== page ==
Wimbledon broke with 138-year history to serve up Bolney as the first English wine at the Championships two years ago. And again last year. It’s a regular winner at blind tastings and boasts some of the longest established English vineyards. Now in its 40th year, the Sussex vineyard is determined to build its on-trade presence and convert naysayers.
On-trade support has been instrumental in the estate’s success, according to managing director Sam Linter. ‘Showcasing Bolney Estate on wine lists enables consumers to try by-the-glass as well as the bottle and increases consumer awareness to encourage sales in the off-trade too,’ she says. The support of sommeliers, Linter notes, has only increased the number of ‘brand ambassadors’.
‘We have a fantastically supportive industry. In the very early days there was nowhere in the UK that taught sparkling wine production. The vineyards that could afford consultants from overseas shared their knowledge with the industry. It was then simply down to key vineyards to achieve something, that no one ever believed we could.
‘We had the right soil (sandstone) and the ability to grow the varieties; we just needed to perfect the art of creating these wines. Since then the industry has kept on growing and evolving.’
Growth and evolution aside, there is still a lot of work to be done and misconceptions are rife. For Linter, the biggest stumbling block is that English sparkling is ‘just like’ champagne. She continues: ‘It is true that it is just as good as champagne (some critics say it is better) and that the quality is the same, but English sparkling has its own distinctive style.’
The Bolney Wine Estate, like many producers, makes its sparklings in the same traditional method used to make champagne, but the wines have characteristics of the English countryside.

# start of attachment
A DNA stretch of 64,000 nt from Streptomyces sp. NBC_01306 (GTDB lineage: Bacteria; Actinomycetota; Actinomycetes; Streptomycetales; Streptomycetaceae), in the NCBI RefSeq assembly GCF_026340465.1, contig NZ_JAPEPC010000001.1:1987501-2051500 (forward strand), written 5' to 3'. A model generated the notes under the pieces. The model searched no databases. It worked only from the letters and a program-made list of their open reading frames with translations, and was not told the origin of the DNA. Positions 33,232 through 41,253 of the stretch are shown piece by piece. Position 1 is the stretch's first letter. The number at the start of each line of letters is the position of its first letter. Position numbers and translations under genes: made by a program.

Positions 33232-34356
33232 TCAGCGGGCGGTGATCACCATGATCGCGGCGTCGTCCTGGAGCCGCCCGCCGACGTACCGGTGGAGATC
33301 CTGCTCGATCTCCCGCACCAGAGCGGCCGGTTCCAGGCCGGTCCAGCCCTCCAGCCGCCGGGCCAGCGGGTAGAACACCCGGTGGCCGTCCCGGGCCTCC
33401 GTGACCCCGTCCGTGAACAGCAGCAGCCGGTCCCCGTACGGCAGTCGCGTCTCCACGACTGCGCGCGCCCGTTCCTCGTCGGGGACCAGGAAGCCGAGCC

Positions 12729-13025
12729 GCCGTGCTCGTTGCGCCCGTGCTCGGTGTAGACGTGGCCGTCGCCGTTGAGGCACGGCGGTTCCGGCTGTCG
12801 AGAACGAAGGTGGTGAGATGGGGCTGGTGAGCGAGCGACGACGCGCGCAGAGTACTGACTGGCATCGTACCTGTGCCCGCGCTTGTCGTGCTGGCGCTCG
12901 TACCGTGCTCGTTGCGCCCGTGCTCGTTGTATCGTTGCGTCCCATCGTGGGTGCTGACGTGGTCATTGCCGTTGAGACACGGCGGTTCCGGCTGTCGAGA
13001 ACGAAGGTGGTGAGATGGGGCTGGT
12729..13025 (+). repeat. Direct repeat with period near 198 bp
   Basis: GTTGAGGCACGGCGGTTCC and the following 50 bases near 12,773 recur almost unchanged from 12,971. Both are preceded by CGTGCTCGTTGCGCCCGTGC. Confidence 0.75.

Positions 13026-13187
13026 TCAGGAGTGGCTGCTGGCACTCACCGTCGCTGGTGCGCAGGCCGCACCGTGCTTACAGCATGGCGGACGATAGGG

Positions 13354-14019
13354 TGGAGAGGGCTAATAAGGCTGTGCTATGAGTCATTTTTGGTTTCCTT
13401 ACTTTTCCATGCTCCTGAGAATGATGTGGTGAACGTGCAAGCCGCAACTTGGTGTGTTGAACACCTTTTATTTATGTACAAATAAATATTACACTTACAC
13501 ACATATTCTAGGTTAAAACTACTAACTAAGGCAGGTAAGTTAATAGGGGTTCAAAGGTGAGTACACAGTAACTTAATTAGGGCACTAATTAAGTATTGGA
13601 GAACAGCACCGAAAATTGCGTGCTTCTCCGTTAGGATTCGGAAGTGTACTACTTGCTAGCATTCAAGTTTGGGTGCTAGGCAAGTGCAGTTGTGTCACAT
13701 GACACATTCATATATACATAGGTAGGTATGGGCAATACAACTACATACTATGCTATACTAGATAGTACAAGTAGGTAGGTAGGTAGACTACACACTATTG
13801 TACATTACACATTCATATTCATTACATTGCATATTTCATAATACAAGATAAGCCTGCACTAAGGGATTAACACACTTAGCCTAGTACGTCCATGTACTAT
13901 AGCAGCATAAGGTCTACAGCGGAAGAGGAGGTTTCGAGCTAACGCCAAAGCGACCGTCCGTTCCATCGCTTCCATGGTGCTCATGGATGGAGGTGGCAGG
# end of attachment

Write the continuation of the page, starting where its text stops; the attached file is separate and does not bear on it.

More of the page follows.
Bolney Bubbly, for instance, has notes of elderflower on the palate. ‘Our wines also tend to be more fruit-driven,’ the managing director adds. Especially its recent additions: Blanc de Noirs and Classic Cuvée.
A big talking point in the category (and the wine world as a whole) has been the adverse weather this year. Frost in April resulted in some UK vineyards losing more than half their crop while others were unaffected. This was the earliest vineyard on record, with some grapes being picked as early as September.
‘It has already hit some of us, with reduced crop rates for many of us,’ Linter laments. ‘But the industry is positive, we all know that some years we will have more crop than expected and other years less, so we prepare for years like this one, as the rest of the farming industry does. You have to be realistic and resilient in a business like this.’
Bolney is looking into new technologies to combat frost and reduce its icy grip, where possible. As well as technology, Bolney has lofty aspirations for the future. These include increasing exports and markets and starting work on the construction of a new winery which will ‘massively increase production and help keep up with the ever growing demand for our product.’
For the estate and the category, Linter has every right to be bullish.
‘Whatever comes our way we will keep on growing and pushing the boundaries of winemaking.’ Here’s to another 40 years.